Volvo offers cash incentives for dealer service technicians

GREENSBORO, N.C. (July 20, 1999) — Volvo Trucks North America has launched an incentive-based, three-tiered training program designed to keep dealer technicians up to speed on Volvo engine technology and its integrated electronic architecture.

The PowerTech Recognition System, introduced to dealer service technicians last month, uses a training concept similar to the testing administered by the Institute for Automotive Service Excellence (ASE). To sign up, participants complete a personal profile survey and a knowledge assessment test. Depending on test results, each is placed in one of three categories: (I) Certified, (II) Skilled, or (III) Master.

A new test is then administered every two months, and is based on training materials and other product and service information sent out during the 60-day period preceding the test.

While participation in the program is optional, Volvo is betting good money that most of the 2000 service technicians in its network will sign up: participants can earn cash awards based on their test performance scores. The incentive element of the program helps ensure participants thoroughly study the materials and remain committed to the program.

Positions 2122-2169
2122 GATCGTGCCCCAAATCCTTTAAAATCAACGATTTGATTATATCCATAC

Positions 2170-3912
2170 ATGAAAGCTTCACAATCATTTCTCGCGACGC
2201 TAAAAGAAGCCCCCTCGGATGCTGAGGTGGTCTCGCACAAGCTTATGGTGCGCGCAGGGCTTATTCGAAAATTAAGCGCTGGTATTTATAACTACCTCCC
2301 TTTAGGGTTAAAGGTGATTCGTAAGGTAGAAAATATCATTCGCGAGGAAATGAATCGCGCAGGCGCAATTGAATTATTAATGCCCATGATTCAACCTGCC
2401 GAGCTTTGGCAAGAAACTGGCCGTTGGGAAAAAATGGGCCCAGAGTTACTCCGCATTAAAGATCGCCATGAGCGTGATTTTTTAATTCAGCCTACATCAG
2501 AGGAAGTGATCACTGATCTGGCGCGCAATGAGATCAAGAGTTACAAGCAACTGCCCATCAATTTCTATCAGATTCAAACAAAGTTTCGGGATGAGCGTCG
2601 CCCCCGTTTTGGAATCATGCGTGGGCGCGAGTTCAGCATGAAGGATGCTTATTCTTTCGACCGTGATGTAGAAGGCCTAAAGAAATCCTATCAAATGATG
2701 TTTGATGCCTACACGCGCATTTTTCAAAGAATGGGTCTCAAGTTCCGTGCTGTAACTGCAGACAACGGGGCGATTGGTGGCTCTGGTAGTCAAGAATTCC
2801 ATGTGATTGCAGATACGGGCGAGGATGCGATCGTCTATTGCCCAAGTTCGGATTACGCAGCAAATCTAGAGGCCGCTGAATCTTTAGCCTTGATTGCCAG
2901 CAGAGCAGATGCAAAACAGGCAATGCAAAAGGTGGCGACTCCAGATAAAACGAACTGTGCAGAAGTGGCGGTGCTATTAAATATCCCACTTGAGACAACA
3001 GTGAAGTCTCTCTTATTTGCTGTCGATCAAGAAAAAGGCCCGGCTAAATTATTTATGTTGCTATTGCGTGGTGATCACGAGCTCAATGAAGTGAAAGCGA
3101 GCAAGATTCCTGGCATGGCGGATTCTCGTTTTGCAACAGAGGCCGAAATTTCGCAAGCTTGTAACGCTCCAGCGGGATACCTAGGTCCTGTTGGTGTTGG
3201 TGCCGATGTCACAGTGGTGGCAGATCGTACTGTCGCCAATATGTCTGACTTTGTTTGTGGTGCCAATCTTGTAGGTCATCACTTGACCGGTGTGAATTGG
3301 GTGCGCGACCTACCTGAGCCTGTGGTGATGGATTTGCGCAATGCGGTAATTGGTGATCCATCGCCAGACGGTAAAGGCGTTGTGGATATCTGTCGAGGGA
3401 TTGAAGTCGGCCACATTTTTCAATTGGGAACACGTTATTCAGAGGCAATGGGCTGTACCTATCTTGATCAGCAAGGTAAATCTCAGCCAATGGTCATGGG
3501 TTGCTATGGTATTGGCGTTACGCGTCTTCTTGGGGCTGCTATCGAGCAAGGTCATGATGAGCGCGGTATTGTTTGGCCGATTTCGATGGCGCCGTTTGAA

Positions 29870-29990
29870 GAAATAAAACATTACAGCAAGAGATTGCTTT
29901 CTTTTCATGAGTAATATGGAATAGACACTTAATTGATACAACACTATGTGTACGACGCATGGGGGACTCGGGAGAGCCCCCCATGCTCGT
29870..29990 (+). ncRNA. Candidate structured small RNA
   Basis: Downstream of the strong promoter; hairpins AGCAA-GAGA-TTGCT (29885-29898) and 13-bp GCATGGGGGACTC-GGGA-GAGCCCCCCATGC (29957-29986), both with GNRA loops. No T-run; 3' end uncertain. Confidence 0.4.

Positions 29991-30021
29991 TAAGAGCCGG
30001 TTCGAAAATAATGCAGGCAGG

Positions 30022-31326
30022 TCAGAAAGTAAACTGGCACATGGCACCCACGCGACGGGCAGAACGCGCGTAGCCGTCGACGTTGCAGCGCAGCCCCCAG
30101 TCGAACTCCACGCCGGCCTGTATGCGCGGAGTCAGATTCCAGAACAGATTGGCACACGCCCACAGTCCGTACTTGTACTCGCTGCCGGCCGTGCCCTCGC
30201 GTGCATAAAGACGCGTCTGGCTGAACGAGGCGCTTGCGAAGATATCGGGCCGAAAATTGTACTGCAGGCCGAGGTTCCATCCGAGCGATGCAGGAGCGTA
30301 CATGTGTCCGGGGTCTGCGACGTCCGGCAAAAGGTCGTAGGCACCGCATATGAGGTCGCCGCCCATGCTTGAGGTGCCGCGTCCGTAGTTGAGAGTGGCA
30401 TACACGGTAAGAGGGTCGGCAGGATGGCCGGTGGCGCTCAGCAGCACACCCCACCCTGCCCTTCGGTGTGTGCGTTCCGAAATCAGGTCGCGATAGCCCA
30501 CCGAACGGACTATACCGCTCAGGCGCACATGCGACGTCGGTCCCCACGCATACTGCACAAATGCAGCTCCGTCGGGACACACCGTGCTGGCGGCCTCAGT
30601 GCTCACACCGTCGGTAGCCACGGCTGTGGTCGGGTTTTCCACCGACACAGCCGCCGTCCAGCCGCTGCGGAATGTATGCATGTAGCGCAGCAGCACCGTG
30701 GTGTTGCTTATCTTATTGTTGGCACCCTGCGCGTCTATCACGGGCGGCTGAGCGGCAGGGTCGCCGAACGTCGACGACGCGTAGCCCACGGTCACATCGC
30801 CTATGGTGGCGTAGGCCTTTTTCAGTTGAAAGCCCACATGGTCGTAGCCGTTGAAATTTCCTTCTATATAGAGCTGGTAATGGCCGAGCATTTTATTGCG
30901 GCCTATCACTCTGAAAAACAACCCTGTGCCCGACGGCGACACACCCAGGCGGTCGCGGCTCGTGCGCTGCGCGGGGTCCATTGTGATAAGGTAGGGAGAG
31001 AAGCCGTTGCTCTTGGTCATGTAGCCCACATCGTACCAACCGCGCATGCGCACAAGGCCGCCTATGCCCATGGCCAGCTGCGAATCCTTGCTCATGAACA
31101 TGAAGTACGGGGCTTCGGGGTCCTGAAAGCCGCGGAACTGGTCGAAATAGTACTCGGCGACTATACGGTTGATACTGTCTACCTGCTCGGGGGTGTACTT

“The new electronic architecture makes it easier for a trained technician to retrieve and analyze data to help ensure accurate diagnosis and repair,” said Riber Gustafson, manager of parts and service education, Volvo Trucks North America. “The key word here is ‘trained.’ Today’s vehicles have moved away from mechanical systems into the world of software-based systems. As a result, technological changes are now happening in a matter of weeks instead of years.”

Volvo’s VE D12C engine is equipped with the new electronics, which are built around the SAE J-1939 and J-1587 datalinks. It enables data to flow between all on-board control units including the engine, vehicle, anti-lock braking system, driver’s-side SRS airbag, transmission, and instrumentation.

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